Beer Beer!


#41

I have not had a beer that uses hibiscus well. I find that most beers that use hibiscus tend to be very middling without much flavor at all or they get infected in some weird way. Having that aftertaste and bad finishing sounds like an indication something going wrong.

Goses are great places to experiment flavors but that might be a bit too much.


#42

Sharing this here since some of you may be interested in the outcome (just watch the first half)


#43

Transmitter has an excellent one.


#44

So taking one of those lovely Price Points videos from things of the day, I did a very extensive write-up on said video. It’s real great but personally I don’t think there’s much separation of quality and price in the world of beer (or wine really)

Beers are great but let’s be real, they are going to be very different depending on what specific style it is and who makes them.


#45

Thought to share my Instagram for all the beers I try. I’ll probably move it to Twitter or somewhere else once I kill my Facebook. It only has all the beers I’ve tried since starting the account.


#46

I haven’t touched beer in ages, haven’t been financially and mentally ready for alcohol. However I’ve been starting to get past that and want to jump right back in. What’s good in the world of sours? Preferably the dry fruit based ones over the vinegar based ones. :stuck_out_tongue:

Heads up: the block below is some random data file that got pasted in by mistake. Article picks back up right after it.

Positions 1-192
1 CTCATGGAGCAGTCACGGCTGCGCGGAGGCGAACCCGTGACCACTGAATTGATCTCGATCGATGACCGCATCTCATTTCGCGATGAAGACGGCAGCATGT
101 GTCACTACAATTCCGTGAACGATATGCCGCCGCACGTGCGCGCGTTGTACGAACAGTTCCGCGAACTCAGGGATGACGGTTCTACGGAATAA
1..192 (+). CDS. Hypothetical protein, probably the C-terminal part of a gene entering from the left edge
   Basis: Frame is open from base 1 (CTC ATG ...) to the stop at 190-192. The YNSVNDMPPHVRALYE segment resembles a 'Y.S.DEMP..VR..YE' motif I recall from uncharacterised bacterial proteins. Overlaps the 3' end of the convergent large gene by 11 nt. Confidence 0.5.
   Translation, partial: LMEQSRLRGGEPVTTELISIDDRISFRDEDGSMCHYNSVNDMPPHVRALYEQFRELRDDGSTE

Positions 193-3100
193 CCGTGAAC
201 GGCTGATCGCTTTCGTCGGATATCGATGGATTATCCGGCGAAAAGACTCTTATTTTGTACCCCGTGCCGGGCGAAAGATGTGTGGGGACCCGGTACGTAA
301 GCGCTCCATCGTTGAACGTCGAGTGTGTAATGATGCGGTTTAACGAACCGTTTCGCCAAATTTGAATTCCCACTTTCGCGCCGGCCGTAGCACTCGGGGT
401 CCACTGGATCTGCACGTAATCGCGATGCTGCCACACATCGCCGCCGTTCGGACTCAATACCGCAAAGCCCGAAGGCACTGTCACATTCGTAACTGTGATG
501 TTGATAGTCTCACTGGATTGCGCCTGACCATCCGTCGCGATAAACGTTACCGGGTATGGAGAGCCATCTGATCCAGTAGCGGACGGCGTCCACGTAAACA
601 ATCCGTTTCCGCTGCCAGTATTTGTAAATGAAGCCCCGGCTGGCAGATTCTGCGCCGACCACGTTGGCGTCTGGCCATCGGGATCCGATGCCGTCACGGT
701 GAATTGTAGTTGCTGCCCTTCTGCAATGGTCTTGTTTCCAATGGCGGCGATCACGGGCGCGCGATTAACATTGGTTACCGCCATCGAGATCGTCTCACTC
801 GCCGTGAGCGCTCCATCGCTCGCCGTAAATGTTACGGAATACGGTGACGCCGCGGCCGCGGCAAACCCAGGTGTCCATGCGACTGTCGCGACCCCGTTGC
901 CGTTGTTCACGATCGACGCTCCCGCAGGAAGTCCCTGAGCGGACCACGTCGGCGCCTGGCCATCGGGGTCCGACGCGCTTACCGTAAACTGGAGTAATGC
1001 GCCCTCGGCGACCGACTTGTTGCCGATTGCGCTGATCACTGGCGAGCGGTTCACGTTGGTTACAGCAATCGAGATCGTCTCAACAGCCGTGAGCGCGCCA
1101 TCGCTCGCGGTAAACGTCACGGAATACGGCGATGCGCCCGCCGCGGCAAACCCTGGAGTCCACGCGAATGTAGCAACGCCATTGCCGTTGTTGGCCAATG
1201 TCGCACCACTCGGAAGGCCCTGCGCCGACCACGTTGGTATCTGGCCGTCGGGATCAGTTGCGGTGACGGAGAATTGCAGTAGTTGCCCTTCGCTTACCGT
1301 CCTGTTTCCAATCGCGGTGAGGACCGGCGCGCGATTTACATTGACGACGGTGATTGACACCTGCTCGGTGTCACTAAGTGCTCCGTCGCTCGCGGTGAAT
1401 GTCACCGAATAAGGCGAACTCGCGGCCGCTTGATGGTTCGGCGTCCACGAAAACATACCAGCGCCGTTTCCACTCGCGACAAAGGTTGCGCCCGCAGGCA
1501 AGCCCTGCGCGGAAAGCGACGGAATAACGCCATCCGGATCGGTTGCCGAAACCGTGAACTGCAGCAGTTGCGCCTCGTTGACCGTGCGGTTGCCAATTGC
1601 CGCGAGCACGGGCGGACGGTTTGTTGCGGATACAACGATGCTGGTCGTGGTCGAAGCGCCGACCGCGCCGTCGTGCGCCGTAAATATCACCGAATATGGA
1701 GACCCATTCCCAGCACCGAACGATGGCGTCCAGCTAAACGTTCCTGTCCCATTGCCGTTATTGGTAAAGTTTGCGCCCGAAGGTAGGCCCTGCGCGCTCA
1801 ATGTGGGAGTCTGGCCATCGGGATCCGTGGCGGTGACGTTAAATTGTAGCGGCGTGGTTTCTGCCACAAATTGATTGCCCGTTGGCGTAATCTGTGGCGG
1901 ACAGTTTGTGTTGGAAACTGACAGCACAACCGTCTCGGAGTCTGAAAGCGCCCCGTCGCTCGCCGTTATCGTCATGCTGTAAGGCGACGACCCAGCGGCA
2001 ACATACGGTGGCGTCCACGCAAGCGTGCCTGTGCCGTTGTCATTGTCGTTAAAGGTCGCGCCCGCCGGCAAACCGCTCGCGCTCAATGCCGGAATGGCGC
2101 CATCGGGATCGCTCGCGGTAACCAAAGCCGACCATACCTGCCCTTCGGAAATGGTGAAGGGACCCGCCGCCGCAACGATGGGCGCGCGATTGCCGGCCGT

#47

Ooh, so here is a good guide.

Right now Goses are probably the most popular sours since they allow breweries to make a sour beer without having to worry about infecting the rest of their system or having a whole other system to ferment. Since they are brewed with salt and coriander, I like to call them “The Gatorade of Beers.” Sometimes their sourness can really vary, but you can find them easily, they are relatively cheap, and they are often flavored by fruit. Anderson Valley and Wicked Weed make pretty consistently great goses.

Lambics would be more up your alley as well. I would say Lindemans are the most common and inexpensive lambics out there and they lean more on the sweeter side. Krieks are nice too but they tend to lean more towards sour being cherry-heavy.


#48

Unsure where you live, which is a big factor on which to recommend but Nukerjsr’s recommendations are sound. If you get Ecliptic Brewing in your area, they’re a good choice for a variety of sours, depending on the season. Dogfish Head also has a couple sours which are great entry points for the style, though also seasonal.

Your area may not get any beers I could recommend, though, so it might be best to see if any breweries nearby do tastings or offer beer paddles. Lambics are good if you prefer the sweeter side of sours and I’d say try some wild ales if you like the less sweet side.